''Battle Royal'' In his novel, and in this chapter particularly, Ellison talks about racism and social injustice in the American society. Comparing the narrator and his grandfather, he creates a feeling of empathy in the reader and paints a picture of the contemporary society with all its indisputable flaws, double standards and ever-present inequality. We learn from the text that the grandfather was a slave at one point in his life, but he actually remained a slave metaphorically until he died, as did the narrator, because they were both conformists, didn't stand up to authority and just took whatever was given to them. The narrator seems to look upon white people as superior, and with both fear and admiration. In their
In the passage from “America Needs Its Nerds” the speaker, Leonid Fridman, argues about how students who study a lot and socialize less are rejected by their society; “Nerds are ostracized while athletes are idolized”. He gives examples of how nerds are treated in a bad manner and how they can’t be honest about how much they actually study because they will be made fun of. He emphasizes that that must stop happening by the use of logical and emotional appeals. Throughout the passage, Fridman uses reason to develop his argument by the use of various examples of how nerds are compared to people who bite off the heads of live chickens. He mentions how students, especially in America, who prefer to read books and study rather than going to parties, become social outcasts.
Mid-Term Exam A high-tech heretic is a person who has been officially accused by his beliefs for technological and human development as following a false doctrine. That is what they refer to Clifford Stoll as and he is not that at all. I agree with Clifford Stoll on the idea that computers should not be used in the classroom because the students aren’t receiving and gaining the knowledge that they should be receiving. His view on the issue that computers are not good in the class room is a different one, but very true indeed. He uses several examples to explain his theory.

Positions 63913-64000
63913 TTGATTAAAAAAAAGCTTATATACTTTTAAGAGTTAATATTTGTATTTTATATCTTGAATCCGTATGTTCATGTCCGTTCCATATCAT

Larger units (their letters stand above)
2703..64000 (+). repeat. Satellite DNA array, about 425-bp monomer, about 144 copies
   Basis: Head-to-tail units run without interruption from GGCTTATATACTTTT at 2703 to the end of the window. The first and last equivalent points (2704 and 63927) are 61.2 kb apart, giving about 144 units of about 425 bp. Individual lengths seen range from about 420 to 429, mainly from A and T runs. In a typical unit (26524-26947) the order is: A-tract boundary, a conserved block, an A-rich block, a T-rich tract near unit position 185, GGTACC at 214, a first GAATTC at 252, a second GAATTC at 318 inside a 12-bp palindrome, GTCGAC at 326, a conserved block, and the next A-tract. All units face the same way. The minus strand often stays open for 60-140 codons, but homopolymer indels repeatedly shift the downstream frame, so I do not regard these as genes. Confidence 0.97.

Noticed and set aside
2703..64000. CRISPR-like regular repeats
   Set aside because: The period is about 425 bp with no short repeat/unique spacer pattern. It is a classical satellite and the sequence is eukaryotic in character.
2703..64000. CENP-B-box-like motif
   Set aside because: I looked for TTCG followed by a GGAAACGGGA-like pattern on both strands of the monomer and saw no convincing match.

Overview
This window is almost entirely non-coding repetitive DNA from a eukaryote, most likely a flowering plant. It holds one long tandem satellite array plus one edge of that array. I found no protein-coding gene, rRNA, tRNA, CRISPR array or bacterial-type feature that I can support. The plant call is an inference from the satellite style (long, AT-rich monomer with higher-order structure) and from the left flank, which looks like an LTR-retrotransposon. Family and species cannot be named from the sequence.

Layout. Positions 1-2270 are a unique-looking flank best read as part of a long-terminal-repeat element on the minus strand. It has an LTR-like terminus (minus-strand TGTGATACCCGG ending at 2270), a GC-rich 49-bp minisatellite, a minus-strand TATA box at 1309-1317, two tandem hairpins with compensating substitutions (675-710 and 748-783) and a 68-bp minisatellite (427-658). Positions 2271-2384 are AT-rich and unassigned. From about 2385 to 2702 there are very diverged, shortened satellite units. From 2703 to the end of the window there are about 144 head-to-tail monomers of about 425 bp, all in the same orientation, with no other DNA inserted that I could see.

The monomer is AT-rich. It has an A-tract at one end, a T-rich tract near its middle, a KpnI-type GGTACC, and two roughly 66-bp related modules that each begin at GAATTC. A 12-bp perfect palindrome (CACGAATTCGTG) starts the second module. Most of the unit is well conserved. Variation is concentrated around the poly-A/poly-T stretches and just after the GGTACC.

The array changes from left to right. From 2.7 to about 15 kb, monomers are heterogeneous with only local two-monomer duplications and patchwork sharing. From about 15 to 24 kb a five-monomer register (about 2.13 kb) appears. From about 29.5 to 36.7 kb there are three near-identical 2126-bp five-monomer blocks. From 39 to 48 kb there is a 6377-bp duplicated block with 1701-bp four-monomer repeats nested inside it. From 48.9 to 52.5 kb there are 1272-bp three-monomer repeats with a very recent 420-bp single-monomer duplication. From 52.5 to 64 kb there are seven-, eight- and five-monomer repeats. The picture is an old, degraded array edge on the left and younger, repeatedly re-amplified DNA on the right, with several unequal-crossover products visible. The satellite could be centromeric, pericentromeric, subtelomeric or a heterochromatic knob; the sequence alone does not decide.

Both Toer and Jhabvala use the theme of racism to portray the effects of colonization and colonizers’ attitude toward their colonies. In “This earth of mankind”, Toer especially emphasizes on the racial discrimination against the novel’s protagonist, Minke. As a native who lives among the Dutch colonists, he experiences discrimination from many individuals because he is just a native, “You think, boy, because you wear European clothes, mix with Europeans, and can speak a little Dutch you then become a European? You’re still a monkey.” However, to the natives, he does not completely belong to them either, “You’re indeed on longer Javanese. Educated by the Dutch, you’ve become Dutch, a brown Dutchman, acting this way…” The colonists first brought the ideology of racism to the Netherlands Indies to put distinctions between themselves and the natives, but the natives apply that ideology on their own people, which suggests they do not possess great intelligence.
I feel that these unknown individuals need to grow up. If a person simply cannot respect their own learning environment then why even attend school? They only serve to ruin our school and provide our school with supererogatory infamy. Most importantly, what leads these teenagers to commit such inane actions that only assist in sabotaging the beauty and functionality of our school and its equipment? In my personal opinion, it’s their own immaturity and utter lack of respect for the school and themselves.